The conclusion I came up with is we are basically the aliens from space invaders. Change direction, increase speed! While this can give the appearance of doing something, we are all very busy all the time. It's not super useful when you really think about it. Look at Shellshock, Heartbleed, GHOST, LOGJAM, Venom, pick an issue with a fancy name. After the flurry of news stories and interviews, did anything change, or did everyone just go back to business as usual? Business as usual pretty much.

Dan Kaminski explains glibc nicely and has some advice. But let's look at this honestly. Is anything going to change? No. Dan found a serious DNS issue back in the day. Did we fix DNS or did we bandage it up as best as we could? We bandaged it. What Dan found was without a doubt as bad or worse than this glibc issue, nothing changed.

I've said this before, I'll say it again. I'm going to say it at RSA next week. We don't know how to fix this. We think we do, you're thinking about it right now, about how we can fix everything! We just have to do that one ... Except you can't. We don't really know what's wrong. Security bugs aren't the problem, they are the result of the problem. We can't fix all the security bugs. I'd be surprised if we've even fixed 10% of security bugs that exist. Even mitigation technologies aren't going to get us there (they are better than constantly fixing bugs, but that's a story for another day).

It's like being obsessed about your tire pressure when there is a hole in the tire. If you only worry about one detail, the tunnel vision makes you miss what's actually going on. Our tires are losing air faster than we can fix them, so we're looking for a bigger pump instead of new tires.

We say things all the time about not using C anymore, or training developers, or writing better documentation. There's nothing wrong with these ideas exactly, but the fact is they've all been tried more than once and none of them work. If we started the largest developer education program ever, if we made every developer sit through a week of training. I bet it would be optimistic if our bug rate would decrease by 5%. Think about that for a while.

We first have to understand our problem. We have lots of solutions, solutions to problems that don't really exist. Solutions without problems tend to turn into new problems. We need to understand our security problem. It's probably more like hundreds or thousands of problems. Every group, every company, every person has different problems. We understand none of them.

We start by listening. We're not going to fix any of this with code. We need to see what's happening, some big picture, some in the weeds. Today we show up, yell at people (if they're lucky), then we leave. We don't know what's really happening. We don't tell anyone what they need to know. We don't even know what they need to know. The people we're not talking to know what the problems are though. They don't know they know, we just have to give them time to explain it to us.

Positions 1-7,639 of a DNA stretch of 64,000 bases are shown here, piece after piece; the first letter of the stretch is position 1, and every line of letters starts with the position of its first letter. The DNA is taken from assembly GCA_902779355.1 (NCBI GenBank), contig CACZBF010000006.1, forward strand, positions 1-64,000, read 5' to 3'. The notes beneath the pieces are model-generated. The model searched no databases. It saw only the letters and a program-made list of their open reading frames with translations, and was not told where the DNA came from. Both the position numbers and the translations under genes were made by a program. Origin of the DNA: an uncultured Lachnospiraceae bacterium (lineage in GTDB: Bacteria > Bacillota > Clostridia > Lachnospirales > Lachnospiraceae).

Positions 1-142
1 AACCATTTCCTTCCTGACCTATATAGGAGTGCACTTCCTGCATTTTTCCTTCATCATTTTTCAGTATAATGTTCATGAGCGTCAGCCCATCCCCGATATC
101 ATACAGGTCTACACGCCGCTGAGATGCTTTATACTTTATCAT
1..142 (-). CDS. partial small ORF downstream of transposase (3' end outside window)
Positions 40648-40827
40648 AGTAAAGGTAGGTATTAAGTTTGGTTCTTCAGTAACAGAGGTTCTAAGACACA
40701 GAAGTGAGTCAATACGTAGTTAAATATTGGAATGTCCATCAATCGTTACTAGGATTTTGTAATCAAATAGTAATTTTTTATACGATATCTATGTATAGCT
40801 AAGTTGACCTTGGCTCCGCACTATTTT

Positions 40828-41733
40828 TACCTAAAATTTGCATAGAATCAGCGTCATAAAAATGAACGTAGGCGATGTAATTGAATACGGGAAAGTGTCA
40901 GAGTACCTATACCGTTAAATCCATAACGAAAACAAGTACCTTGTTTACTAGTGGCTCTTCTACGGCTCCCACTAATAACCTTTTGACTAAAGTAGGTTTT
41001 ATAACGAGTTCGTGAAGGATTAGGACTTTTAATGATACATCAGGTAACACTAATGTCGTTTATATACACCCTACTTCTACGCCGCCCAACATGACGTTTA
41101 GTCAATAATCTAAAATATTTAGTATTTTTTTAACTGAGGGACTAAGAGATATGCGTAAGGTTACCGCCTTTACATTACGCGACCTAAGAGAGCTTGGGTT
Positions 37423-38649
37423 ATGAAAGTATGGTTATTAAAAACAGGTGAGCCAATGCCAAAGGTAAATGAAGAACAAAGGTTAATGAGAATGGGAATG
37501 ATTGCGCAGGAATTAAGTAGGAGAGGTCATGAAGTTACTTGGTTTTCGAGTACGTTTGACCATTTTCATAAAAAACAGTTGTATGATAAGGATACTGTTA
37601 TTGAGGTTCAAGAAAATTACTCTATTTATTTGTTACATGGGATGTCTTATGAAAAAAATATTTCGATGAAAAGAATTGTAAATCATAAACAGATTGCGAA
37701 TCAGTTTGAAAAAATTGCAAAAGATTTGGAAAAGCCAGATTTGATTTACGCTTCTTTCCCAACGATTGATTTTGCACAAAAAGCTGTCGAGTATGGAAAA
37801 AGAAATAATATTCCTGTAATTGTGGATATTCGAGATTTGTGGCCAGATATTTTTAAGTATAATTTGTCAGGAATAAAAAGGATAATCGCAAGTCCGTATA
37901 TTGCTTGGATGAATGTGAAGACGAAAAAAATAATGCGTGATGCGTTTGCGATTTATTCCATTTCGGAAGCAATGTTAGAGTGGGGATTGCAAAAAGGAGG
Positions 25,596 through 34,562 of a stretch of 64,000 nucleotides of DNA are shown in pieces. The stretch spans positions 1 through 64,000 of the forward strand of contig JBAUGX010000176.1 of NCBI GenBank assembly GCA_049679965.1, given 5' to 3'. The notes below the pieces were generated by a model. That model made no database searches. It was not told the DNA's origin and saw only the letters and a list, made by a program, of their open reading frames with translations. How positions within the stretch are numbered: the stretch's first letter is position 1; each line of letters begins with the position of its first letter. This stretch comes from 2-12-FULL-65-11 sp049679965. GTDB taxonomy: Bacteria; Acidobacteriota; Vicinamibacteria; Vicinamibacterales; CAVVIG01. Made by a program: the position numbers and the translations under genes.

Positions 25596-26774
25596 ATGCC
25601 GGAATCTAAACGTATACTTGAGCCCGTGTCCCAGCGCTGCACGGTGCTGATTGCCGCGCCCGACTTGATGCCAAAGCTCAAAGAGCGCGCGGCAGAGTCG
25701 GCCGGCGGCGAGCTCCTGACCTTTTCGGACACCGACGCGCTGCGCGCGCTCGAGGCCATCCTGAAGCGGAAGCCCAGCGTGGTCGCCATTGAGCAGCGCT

If you're at RSA next week, come talk to me. If not, hit me up on twitter @joshbressers

Thursday, February 18, 2016

glibc for humans

Unless you've been living under a rock, you've heard about the latest glibc issue.
CVE-2015-7547 - glibc stack-based buffer overflow in getaddrinfo()

It's always hard to understand some of these issues, so I'm going to do my best to explain it using simple language. Making security easy to understand is something I've been talking about for a long time now, it's time to do something about it.

What is it?
The fundamental problem here is that glibc has a bug that could allow a DNS response from an attacker to run the command of that attacker's choosing on your system. The final goal of course would be to become the root user.

The problem is that this glibc function is used by almost everything that talks to the network. In today's hyperconnected world, this means basically everything is vulnerable to this bug because almost everything can connect to the network. As of this writing we have not seen this attack being used on the Internet. Just because there are no known attacks is no reason to relax though, constant vigilance is key for issues like this.

Am I vulnerable?
If you run Linux (most distributions use glibc), and you haven't installed an update from your vendor, yes, you are vulnerable.

Are there workarounds?
No, there is no way to stop this issue. You have to install an update to glibc. Even the stack protector technology that is built into gcc and glibc will not stop this bug. While it is a stack overflow bug, the stack protector checks do not run before the exploit would gain control.

What about containers, VMs, or other confinement technology?
It is possible that a container, VM, or other technology such as SELinux could limit the possible damage from this bug. However it affects so many binaries on the system it should be expected that an attacker able to gain access to one applications could continue to exploit this bug to eventually become root and take over the entire machine.

Do I only need to be worried if I run a webserver or mailserver?
As stated previously, this bug affects virtually everything that talks to the network. Even if you think your webserver or mailserver are safe, everything from bash to your ssh client will use this library. Updating glibc is the only way to ensure you'll be OK.

What if I run my own DNS server?
This point is currently under investigation. It is thought that it may be possible for a bad DNS request to be able to make it through a DNS server to a vulnerable host. Rather than find out, you should update your glibc.

What about ...
No, just update your glibc :)

Do you have other questions? Ask me on twitter and I'll be sure to update this article if I know the answer.

Sunday, February 7, 2016

I spent last week at Devconf in the Czech Republic. I didn't have time to write anything new and compelling, but I did give a talk about why everything seems to be on fire.

I explore what's going on right now, why do things look like they're on fire, and how we can start to fix this. Our problem isn't technology, it's the people. We're good at technology problems, we're bad at people problems.

Give the talk a listen. Let me know what you think, I hope to peddle this message as far and wide as possible.

Join the conversation, hit me up on twitter, I'm @joshbressers